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22 July 2014
Speech to Local Government New Zealand

Thank you for inviting me to the Local Government New Zealand conference. It’s great to be here in Nelson, and it’s great to see all the local mayors, chief executives and elected members.

Ladies and Gentlemen.

The relationship between central government and local government is one of partnership.

We rely on each other to make good choices for our fellow New Zealanders.

Our legislating to ban psychoactive substances earlier this year was in no small part due to your advocacy on this issue. You saw the misery these drugs were causing in your communities. And you made it clear to us that you didn’t want them being sold on your streets.

We listened and we acted.

So it’s important we work together.

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29 June 2014
Address to National Party Conference

Ladies and Gentlemen, fellow National Party members.

Thank you for your warm welcome.

It’s great to be here today.

Doesn’t it feel good to be a member of the National Party?

Doesn’t it feel good to support a government that does things, rather than an opposition that just whinges and says no?

We’re a government that’s practical enough to know that when a storm blows trees over, you can mill them and create jobs.

Compare that with the Labour Party who’d leave all that dead wood lying around doing nothing.

Mind you, we shouldn’t be surprised because that’s what they do in their own caucus.

Today I want to thank my talented team of MPs.

I want to thank our support partners. Together, we are providing stable government that’s making a real difference for New Zealanders.

I want to thank our President, Peter Goodfellow, for his dedication and commitment.

I want to thank my friend and deputy, the author of six great budgets and the proud owner of a new book about yours truly, Bill English.

I want to thank my wife Bronagh for her support and encouragement – I couldn’t do it without you.

And I want to thank all the National Party volunteers who’ll be busy in the coming weeks delivering leaflets, canvassing, putting up hoardings, and sometimes coming back the next day to put them up again.

Your efforts are crucial in this election.

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06 May 2014
Pre-Budget Speech

Good afternoon, it’s great to be here today.

I would like to thank Business New Zealand and Fujitsu for hosting this event.

Today I want to talk about the Budget that Finance Minister Bill English will deliver next week.

I will also announce two important initiatives that will be of interest to this audience.

But first I want to set the scene as Budget 2014 approaches.

This will be the National-led Government’s sixth Budget, and can I say Bill English is doing an excellent job.

Through his previous five Budgets he has steered us through the recession, the global financial crisis, and the aftermath of the destructive Canterbury earthquakes.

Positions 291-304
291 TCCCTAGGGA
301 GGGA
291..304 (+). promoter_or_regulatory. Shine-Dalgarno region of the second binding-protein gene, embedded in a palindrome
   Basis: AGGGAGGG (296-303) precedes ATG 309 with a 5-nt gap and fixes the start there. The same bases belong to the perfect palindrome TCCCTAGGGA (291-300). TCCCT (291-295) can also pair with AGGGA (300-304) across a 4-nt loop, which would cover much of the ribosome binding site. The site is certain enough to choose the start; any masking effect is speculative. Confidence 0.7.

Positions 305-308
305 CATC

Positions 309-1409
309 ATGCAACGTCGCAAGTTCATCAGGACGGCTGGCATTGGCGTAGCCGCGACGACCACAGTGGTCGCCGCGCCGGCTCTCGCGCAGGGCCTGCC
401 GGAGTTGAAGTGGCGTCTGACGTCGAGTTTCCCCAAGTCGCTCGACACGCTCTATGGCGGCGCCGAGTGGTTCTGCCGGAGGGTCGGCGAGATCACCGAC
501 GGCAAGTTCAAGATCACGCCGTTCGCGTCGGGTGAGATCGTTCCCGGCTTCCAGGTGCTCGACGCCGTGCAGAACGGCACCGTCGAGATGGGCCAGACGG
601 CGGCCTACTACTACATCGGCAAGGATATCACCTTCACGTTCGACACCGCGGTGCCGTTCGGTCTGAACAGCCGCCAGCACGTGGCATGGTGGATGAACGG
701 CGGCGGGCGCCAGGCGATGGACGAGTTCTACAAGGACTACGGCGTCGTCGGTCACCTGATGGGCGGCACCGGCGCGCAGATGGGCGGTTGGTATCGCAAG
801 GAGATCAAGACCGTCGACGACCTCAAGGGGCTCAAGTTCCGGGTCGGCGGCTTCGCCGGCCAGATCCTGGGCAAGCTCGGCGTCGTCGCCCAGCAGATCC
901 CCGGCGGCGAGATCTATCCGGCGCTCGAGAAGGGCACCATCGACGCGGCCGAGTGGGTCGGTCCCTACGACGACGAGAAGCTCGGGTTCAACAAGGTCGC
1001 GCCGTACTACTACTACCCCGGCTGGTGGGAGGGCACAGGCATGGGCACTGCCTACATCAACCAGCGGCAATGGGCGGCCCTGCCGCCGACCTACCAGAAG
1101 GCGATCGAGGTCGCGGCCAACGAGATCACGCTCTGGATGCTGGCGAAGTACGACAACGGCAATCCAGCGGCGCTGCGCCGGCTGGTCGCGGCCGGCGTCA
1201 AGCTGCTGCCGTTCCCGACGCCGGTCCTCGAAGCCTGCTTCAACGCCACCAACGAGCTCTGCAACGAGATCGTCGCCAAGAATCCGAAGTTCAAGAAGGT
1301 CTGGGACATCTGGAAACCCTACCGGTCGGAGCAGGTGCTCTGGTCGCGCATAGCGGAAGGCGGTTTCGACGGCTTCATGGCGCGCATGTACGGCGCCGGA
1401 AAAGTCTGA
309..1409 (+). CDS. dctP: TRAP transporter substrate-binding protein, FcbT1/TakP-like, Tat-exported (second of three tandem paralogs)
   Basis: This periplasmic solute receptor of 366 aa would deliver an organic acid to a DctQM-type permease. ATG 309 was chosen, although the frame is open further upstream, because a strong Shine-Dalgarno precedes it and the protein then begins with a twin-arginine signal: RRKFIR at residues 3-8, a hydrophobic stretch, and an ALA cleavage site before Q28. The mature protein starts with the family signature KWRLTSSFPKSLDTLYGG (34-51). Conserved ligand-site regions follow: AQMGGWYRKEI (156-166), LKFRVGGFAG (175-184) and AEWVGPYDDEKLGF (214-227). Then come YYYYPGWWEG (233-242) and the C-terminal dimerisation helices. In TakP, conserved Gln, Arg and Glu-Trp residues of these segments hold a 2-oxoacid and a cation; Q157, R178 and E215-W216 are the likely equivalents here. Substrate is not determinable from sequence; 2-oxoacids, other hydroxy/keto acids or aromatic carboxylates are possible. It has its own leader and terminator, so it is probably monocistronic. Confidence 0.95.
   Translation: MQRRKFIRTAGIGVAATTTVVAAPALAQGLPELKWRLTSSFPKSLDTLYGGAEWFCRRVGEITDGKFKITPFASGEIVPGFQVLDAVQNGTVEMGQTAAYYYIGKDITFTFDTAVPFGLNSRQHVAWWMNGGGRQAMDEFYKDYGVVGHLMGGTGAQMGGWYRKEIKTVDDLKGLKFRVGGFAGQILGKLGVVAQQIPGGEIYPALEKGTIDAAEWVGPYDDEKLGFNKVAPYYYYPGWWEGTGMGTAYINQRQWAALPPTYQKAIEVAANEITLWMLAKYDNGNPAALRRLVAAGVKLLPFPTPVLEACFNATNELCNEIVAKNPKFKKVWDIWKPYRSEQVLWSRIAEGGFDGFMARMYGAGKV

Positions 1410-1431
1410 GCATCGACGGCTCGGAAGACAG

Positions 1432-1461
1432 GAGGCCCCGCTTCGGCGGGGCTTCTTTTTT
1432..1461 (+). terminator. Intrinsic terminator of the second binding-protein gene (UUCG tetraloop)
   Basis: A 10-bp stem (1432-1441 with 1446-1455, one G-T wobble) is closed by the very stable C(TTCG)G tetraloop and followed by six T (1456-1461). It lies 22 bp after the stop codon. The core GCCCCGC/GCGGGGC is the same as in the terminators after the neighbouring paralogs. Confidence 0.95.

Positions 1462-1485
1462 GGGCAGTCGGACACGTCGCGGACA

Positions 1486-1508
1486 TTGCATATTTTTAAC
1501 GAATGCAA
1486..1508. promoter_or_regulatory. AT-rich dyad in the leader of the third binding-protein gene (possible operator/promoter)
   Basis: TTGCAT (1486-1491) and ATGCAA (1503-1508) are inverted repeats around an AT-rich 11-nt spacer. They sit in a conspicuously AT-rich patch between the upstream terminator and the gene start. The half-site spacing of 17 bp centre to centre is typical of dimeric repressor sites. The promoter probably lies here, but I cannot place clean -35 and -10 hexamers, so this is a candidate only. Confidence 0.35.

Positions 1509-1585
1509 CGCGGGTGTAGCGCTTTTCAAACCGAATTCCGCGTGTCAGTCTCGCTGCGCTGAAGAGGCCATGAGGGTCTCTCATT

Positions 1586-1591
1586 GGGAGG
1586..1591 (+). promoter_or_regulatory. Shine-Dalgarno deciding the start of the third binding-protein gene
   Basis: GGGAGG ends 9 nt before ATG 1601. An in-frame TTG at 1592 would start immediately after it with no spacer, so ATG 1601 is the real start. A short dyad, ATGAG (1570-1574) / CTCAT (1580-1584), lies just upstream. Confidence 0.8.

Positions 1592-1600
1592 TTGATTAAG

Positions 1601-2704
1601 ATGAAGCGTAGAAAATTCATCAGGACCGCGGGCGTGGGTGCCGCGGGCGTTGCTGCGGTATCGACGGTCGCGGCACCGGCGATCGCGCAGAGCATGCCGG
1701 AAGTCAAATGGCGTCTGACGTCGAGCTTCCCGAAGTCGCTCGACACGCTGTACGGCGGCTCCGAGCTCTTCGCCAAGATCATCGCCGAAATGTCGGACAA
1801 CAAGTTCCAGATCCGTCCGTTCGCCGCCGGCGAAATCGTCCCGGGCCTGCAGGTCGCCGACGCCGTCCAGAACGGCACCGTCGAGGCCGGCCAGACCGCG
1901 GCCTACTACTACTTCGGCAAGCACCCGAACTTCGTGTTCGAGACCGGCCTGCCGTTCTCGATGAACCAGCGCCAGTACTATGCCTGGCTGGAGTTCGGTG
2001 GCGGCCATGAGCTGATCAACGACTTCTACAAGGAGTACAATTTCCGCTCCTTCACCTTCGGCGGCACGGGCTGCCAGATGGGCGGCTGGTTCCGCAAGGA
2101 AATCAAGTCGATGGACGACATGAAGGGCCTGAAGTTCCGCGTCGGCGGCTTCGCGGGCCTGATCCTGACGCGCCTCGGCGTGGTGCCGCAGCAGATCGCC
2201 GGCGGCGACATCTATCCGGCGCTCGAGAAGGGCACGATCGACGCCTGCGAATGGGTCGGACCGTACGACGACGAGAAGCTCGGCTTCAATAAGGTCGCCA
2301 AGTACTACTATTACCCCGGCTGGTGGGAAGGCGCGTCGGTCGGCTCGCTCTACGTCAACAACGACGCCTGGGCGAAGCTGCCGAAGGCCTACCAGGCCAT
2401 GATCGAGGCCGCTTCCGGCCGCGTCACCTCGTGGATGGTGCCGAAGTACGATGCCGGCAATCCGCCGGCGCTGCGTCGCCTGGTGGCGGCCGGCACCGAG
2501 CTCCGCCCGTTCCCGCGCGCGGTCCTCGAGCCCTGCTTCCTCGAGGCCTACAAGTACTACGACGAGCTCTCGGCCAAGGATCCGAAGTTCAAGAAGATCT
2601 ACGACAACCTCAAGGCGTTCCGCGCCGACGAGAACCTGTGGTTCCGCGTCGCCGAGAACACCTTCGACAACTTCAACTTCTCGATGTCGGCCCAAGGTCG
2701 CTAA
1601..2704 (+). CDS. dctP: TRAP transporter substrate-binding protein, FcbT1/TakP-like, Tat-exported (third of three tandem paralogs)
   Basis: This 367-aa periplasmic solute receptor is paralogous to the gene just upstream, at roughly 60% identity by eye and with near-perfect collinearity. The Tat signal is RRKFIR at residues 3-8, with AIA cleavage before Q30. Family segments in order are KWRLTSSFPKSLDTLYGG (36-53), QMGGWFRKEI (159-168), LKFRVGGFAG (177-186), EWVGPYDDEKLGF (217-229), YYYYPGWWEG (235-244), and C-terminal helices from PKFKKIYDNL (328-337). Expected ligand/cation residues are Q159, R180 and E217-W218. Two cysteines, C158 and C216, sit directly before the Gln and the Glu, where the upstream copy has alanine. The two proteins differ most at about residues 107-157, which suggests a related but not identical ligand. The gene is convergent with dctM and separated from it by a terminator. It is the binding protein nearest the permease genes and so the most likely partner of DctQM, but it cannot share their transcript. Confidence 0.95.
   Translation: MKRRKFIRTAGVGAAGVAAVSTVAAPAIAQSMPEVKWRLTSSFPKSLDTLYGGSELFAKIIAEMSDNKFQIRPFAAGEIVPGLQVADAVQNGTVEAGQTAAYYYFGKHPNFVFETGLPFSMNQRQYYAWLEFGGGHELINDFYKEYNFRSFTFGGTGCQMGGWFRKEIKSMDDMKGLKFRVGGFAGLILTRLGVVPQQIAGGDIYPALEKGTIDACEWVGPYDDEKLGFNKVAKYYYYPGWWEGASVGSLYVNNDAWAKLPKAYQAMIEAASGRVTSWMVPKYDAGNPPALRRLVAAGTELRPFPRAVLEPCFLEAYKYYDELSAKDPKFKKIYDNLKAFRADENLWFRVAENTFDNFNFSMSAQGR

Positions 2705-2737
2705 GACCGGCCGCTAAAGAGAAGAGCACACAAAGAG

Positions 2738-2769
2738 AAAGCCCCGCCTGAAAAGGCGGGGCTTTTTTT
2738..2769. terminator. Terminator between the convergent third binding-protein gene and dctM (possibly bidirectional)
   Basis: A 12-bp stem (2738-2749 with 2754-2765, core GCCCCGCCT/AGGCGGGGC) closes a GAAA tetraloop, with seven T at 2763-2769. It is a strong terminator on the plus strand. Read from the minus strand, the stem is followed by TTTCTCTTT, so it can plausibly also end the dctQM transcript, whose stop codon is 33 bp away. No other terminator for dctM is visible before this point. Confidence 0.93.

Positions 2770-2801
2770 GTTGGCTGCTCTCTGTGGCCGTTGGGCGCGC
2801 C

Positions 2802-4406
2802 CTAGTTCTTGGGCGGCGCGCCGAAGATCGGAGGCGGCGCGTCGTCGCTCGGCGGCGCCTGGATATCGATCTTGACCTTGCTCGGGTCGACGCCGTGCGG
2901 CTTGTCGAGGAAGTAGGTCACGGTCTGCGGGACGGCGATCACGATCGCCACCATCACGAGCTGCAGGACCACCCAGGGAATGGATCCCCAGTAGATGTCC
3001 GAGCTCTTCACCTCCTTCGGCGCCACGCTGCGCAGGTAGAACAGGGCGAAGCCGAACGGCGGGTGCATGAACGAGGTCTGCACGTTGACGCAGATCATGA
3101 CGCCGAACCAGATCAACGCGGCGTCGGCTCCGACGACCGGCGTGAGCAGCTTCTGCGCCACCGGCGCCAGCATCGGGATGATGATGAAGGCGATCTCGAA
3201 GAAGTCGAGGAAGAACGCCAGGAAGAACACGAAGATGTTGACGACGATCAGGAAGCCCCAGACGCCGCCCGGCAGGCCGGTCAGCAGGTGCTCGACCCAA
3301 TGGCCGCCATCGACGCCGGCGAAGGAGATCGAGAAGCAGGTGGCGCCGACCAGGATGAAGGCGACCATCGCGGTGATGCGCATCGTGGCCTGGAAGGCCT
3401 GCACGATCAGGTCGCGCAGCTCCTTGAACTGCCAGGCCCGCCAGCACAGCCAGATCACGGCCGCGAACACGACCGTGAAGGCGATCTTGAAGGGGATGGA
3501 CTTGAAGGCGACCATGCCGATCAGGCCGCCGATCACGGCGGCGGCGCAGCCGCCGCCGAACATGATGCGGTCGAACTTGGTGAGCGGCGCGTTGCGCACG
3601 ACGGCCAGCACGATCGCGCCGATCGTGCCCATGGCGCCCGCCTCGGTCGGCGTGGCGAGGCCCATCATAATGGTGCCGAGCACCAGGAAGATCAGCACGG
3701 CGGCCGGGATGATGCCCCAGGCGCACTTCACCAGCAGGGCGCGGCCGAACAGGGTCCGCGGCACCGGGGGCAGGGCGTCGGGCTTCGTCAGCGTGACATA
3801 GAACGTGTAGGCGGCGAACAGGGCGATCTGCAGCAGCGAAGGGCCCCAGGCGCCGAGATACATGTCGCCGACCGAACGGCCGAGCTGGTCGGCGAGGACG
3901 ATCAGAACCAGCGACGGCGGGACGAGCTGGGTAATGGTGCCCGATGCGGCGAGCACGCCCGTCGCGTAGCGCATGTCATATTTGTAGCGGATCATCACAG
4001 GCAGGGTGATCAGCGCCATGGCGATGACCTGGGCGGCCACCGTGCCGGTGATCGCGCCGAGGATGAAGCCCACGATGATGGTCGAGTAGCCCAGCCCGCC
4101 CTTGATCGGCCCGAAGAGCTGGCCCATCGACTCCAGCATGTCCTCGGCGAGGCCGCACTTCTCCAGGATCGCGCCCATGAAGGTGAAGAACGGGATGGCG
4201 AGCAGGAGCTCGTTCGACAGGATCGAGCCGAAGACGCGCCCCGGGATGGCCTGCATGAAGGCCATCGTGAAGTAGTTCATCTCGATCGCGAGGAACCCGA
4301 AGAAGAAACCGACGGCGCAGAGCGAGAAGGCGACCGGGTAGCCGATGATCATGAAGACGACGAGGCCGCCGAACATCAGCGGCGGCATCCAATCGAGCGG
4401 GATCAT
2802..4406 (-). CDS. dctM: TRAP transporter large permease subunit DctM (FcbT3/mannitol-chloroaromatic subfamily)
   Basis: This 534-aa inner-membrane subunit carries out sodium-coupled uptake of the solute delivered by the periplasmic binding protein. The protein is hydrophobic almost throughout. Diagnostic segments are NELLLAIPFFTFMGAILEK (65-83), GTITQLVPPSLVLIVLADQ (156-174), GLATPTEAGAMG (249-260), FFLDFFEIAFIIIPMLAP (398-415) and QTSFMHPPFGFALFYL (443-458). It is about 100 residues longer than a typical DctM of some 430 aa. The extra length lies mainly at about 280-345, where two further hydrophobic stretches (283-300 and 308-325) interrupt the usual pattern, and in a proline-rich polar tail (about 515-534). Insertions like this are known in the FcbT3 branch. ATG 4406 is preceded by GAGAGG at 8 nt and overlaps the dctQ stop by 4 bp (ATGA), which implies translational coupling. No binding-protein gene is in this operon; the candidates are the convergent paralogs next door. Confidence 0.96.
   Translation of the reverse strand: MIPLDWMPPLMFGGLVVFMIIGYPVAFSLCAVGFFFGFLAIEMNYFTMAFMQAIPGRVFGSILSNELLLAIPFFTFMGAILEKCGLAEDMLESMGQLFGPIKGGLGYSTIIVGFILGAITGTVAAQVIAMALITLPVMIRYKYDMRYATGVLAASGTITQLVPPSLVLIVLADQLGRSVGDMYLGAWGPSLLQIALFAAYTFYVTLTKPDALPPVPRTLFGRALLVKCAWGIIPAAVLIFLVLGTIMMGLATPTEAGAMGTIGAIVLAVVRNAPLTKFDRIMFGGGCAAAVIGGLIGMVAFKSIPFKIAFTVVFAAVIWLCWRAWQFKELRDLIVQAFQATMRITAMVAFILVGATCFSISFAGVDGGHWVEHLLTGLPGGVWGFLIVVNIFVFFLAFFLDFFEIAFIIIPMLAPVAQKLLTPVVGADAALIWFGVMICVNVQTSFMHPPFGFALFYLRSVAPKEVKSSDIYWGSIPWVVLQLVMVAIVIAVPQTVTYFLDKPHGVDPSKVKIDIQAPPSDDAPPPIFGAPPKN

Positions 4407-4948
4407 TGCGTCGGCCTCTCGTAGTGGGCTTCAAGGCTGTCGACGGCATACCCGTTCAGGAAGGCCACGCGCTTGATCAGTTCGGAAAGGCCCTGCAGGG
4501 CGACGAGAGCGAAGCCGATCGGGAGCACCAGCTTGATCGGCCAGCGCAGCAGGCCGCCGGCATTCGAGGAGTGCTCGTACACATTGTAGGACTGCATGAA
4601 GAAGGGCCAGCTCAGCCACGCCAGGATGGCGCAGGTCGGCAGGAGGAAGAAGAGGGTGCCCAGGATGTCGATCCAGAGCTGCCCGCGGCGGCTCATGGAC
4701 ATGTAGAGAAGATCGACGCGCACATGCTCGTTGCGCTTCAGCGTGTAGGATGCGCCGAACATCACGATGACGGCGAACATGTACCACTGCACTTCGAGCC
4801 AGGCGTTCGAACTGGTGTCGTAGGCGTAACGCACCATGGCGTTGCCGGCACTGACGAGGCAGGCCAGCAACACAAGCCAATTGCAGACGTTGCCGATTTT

It has been a difficult few years for many, and the Government acknowledges this.

We have taken on a considerable amount of debt to protect the most vulnerable families, maintain living standards and support the rebuild of Christchurch.

However, we are moving into a period where we are seeing improved economic and fiscal conditions.

Next week we will see Budget forecasts showing that in the coming financial year, the Government will post a small surplus, followed by increasing surpluses in the years after that.

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17 April 2014
The Christchurch Rebuild – Gaining Momentum: Speech to Canterbury Employers' Chamber of Commerce

It’s great to be here in Christchurch today.

Thank you to everybody attending today, and thanks to the Canterbury Employers’ Chamber of Commerce for hosting this event.

One of the National-led Government’s four main priorities this term is to support the rebuilding of this, our second-biggest city, and to stand beside the people of Canterbury.

From the first earthquake in September 2010, the Government has totally backed Christchurch and the wider region to respond, to recover and to rebuild.

A lot of that backing is financial.  The Government’s total contribution to the rebuild is now expected to be around $15 billion, of which $7.3 billion is from EQC net of reinsurance proceeds.

At the moment, we are paying an estimated $9 million every working day in rebuild invoices.

And this rebuilding programme is driving the regional economy.

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02 April 2014
Speech to the North Harbour Club, North Harbour Stadium

Today I want to talk about the Budget, which will come out on 15 May.

This will be the National-led Government’s sixth budget.

Some of those budgets have felt at times like an exercise in crisis management.

So I take my hat off to Bill English, who has done a great job of steering the country through the recession, the global financial crisis and the aftermath of a very destructive and expensive natural disaster.

Everyone’s circumstances are of course different and some people are still finding it hard.

But on the whole, New Zealand has come through the trials of the past few years in remarkably good shape.

Yes, we have taken on more debt to protect the most vulnerable families, to maintain living standards and to support the rebuilding of Christchurch.

But that period is coming to an end.

Budget forecasts will show that in the coming financial year the Government is going to post a surplus, albeit a small one.

Once that has been achieved, we can start getting our debt down.

The Budget will show that we remain on track to reduce net government debt to below 20 per cent of GDP by 2020.


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